When I decided to make this, as a side to serve with Tal Tukra, I knew that this was a potato meal that had its place in the Jewish cuisine. My mum, when I chatted with her about what’s for supper? immediately recognised the same. My mum is too cool! The most unassuming walking food-ictionary!
I’m not a fan of potatoes and Better Half works around them in a curry, so for health reasons (unnecessary starchy carbs) for me primarily, and given Better Half ignores them in a meal, I don’t ever usually store patats in my soulofthehome. There’s gems, marrows and even sweet potatoes to replace them.
The recipe calls for 4-6 potatoes. I went with 2 medium-sized ones and adjusted the rest of the ingredients accordingly to match this quantity.
I didn’t get it right at the first serving. What a disappointment. I now have this sense of knowing (without yet tasting) whether a new dish is going to be a win or a fail. I knew this dish was a fail before I even tasted it. It needed to be ‘cooked through’ a lot more and then too browned. Serve it up as a pancake, not a casserole chunk. So we disregarded the ‘casserole chunk’ and the next day I remedied the dish.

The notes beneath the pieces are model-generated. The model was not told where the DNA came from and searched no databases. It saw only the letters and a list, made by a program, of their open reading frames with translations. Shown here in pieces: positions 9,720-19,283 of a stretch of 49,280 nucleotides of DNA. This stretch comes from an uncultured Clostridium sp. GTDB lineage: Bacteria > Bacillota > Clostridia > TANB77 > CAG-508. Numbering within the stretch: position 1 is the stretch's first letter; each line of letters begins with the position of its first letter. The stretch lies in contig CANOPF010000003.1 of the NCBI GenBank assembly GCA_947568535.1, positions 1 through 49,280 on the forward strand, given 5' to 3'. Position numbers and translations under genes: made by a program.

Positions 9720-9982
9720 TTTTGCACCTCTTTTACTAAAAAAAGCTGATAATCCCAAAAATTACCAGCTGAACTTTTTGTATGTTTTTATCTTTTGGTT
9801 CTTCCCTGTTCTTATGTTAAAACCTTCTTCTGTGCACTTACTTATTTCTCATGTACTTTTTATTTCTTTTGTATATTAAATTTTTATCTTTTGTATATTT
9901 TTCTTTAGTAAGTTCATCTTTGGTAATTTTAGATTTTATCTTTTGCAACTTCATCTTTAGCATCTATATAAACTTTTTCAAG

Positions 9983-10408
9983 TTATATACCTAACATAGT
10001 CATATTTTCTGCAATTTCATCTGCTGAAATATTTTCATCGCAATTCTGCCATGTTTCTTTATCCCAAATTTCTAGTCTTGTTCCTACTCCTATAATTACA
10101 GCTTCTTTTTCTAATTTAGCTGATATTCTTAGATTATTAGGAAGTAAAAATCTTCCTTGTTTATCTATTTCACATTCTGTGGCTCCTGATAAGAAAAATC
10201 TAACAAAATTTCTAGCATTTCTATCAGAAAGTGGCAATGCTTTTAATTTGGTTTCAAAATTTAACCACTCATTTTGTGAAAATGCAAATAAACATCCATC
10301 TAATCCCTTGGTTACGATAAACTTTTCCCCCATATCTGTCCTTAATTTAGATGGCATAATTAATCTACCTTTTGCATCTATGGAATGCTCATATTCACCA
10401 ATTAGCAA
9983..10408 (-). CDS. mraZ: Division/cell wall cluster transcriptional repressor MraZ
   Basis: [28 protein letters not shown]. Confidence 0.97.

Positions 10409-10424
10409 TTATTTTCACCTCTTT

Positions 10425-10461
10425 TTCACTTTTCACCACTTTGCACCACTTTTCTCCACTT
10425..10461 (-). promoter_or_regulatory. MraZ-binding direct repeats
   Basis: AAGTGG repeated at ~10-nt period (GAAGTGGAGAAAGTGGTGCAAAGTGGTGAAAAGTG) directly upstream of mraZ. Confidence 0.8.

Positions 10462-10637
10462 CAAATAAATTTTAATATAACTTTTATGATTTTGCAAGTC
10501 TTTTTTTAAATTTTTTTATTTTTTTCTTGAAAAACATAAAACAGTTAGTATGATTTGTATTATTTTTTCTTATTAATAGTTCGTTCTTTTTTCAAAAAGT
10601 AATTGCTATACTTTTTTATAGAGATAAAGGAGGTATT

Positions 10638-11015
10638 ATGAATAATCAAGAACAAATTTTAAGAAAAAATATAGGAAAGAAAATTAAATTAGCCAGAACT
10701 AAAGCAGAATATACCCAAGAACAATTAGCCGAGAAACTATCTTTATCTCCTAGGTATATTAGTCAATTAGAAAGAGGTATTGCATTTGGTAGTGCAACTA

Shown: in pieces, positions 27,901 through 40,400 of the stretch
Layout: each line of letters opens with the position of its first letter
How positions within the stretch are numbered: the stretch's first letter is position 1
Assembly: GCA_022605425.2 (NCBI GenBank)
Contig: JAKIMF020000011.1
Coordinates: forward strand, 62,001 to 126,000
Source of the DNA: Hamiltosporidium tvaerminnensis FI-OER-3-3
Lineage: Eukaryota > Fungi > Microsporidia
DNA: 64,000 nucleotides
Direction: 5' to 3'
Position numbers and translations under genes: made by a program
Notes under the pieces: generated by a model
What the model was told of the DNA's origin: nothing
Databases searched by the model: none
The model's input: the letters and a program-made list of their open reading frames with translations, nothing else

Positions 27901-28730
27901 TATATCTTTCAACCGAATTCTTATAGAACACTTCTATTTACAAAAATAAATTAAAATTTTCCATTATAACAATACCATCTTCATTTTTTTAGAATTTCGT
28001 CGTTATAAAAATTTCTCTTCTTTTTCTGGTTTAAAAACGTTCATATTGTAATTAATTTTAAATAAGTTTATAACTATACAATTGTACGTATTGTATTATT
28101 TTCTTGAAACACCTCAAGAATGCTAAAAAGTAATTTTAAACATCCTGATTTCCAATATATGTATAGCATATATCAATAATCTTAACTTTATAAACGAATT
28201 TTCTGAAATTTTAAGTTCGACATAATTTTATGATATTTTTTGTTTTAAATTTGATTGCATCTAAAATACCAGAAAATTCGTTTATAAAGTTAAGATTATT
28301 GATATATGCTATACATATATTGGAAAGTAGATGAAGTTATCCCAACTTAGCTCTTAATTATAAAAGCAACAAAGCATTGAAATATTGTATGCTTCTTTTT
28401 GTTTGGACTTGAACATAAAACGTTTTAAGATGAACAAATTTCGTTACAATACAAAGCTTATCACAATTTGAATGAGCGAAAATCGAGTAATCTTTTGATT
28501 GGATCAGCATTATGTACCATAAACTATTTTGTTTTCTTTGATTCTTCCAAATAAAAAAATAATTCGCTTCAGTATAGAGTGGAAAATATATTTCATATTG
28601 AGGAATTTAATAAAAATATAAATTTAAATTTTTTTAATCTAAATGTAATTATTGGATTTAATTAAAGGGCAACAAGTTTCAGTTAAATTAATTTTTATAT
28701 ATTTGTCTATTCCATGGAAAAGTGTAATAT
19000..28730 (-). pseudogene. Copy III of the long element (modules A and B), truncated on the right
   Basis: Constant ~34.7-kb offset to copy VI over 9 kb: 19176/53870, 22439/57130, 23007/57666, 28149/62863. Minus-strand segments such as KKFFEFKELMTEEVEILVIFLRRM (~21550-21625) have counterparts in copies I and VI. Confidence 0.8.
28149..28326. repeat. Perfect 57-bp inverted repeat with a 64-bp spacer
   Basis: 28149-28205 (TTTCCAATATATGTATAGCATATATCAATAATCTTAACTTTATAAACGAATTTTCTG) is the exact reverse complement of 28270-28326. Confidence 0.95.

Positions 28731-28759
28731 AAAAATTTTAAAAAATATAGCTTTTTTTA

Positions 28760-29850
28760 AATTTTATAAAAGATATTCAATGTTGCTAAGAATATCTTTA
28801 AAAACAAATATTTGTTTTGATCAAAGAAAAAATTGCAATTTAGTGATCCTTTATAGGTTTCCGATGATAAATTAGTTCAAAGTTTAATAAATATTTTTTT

The recipe specifies spreading the mixture across two pans, so I realised that I needed to spread the mixture out a lot more shallow than I had it initially. Drizzled olive oil and baked and then browned it under the grill under it was crisp and golden.
Verdict: I am averse to attempting this again anytime soon. The first serving has scarred me from believing this recipe deserves an encore. Also, I used chives instead of spring onions – not a bad idea, in fact very complementary, but I reckon I used way too much chives so it overpowered the flavour of the dish. I do like that this recipe though lands itself on the healthy side of preparing latkes (rather than frying ’em)!
This is what it looked like as a failed ‘casserole chunk’:
This is what it’s meant to resemble really…a lot more shallow setting and more crispened and golden: